Attackers seize on new zero-day flaw in Word

Microsoft's patching can't keep up with zero-day bugs

Just hours after a Microsoft security manager said that the week's updates had patched all in-the-wild threats against Office applications, the company late yesterday acknowledged that another bug in Word is being used by hackers to commandeer computers.

On Tuesday, Microsoft released 12 security bulletins with patches for 20 vulnerabilities, including six for Word and one each for PowerPoint and Excel.

"All the zero-day [vulnerabilities] in Word and Office were patched Tuesday," Mark Griesi, security program manager for the Microsoft Security Response Center (MSRC), said yesterday.

Griesi said the status of the bugs and their patches -- most of which were being used by cybercriminals in targeted attacks -- was confusing. "Some of that is because in the time since the vulnerabilities began appearing, there were other reports on new zero-days," said Griesi. "But those were not new zero-days."

Instead, Microsoft determined that in-the-wild exploits weren't working, or that the bugs being used had already been disclosed. The newest Word flaw fits the first scenario.

On Feb. 9, McAfee Inc. researchers said that they had found another unpatched bug in Microsoft Word 2000. That same day, Microsoft reported that its analysis indicated the flaw could only crash the word processor. Such distributed denial-of-service (DDoS) vulnerabilities are considered less threatening, since they may not let the attacker run his own code on the compromised machine.

As it turns out, however, Microsoft was wrong. "[Our] analysis shows that this vulnerability is likely not limited to denial of service and that remote code execution may in fact be possible," Craig Schmugar, virus research manager at McAfee's Avert Labs, wrote in a warning.

In a security advisory posted yesterday, Microsoft admitted that the flaw in Word 2000 and Word 2002 could be exploited to "corrupt system memory in such a way that an attacker could execute arbitrary code."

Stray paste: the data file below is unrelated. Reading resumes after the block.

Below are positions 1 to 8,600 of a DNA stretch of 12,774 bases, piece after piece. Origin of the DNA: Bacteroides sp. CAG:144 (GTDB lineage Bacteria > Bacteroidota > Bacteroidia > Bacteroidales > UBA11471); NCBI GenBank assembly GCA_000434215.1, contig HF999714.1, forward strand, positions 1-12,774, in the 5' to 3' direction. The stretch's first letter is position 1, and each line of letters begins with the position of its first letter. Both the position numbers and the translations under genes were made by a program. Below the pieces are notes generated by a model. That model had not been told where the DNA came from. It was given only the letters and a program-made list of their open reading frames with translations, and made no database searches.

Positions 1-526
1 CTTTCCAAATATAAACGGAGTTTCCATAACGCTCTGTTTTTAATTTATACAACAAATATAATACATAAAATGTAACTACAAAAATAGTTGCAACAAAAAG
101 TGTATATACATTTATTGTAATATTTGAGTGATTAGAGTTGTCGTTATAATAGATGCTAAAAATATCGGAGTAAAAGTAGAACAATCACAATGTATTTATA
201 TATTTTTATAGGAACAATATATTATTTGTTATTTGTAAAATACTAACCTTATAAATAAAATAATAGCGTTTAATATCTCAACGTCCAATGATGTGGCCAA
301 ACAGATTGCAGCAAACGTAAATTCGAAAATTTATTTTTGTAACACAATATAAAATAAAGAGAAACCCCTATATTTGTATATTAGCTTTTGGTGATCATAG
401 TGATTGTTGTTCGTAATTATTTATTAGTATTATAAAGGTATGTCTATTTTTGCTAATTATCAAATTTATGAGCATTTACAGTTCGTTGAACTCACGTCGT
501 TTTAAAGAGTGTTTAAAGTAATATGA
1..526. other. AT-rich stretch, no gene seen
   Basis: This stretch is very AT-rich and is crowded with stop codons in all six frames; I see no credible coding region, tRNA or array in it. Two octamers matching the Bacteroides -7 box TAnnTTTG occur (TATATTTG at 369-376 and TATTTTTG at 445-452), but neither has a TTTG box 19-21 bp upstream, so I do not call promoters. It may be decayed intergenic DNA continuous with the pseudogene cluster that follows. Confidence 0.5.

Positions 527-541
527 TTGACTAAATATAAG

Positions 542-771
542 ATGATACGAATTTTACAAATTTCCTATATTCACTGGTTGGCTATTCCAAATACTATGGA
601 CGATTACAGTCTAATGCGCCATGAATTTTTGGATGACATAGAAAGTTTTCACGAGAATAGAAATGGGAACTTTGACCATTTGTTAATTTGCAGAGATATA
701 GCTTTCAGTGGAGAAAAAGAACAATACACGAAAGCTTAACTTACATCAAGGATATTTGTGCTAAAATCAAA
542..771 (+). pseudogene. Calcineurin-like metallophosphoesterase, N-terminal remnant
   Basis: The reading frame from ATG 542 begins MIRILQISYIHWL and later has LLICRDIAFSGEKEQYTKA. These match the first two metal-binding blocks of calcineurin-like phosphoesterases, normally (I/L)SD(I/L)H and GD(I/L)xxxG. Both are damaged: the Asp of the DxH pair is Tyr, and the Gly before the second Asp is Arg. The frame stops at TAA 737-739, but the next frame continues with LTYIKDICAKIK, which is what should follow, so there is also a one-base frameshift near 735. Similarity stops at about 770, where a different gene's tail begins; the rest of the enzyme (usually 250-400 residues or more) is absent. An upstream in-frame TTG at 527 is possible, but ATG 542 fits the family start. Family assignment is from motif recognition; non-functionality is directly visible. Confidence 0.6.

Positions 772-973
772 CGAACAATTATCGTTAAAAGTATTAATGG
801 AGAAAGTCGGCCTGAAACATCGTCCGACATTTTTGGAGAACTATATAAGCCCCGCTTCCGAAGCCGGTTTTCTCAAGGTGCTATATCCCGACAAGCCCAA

Attacks leveraging Office bugs are typically delivered in malformed documents attached to e-mail messages. Hackers try to dupe recipients into opening the attachments. As it has before, Microsoft's recommendation was to not open Office documents unless they came from a trusted source and were expected.

A patch is planned, Microsoft said, but it did not set a timeline. The next scheduled security updates from the Redmond, Wash., developer are not set to appear until March 13.

According to third-party security organizations, Microsoft has numerous problems that still need to be addressed. The SANS Institute's Internet Storm Center, for instance, lists seven unpatched Microsoft bugs, including the just-acknowledged Word flaw as well as a December bug that affects several editions of Windows, Vista among them. eEye Digital Security's Zero-Day Tracker, meanwhile, lists five unpatched Microsoft vulnerabilities.

"All these are still being worked on," said Microsoft's Griesi.

Copyright © 2007 IDG Communications, Inc.

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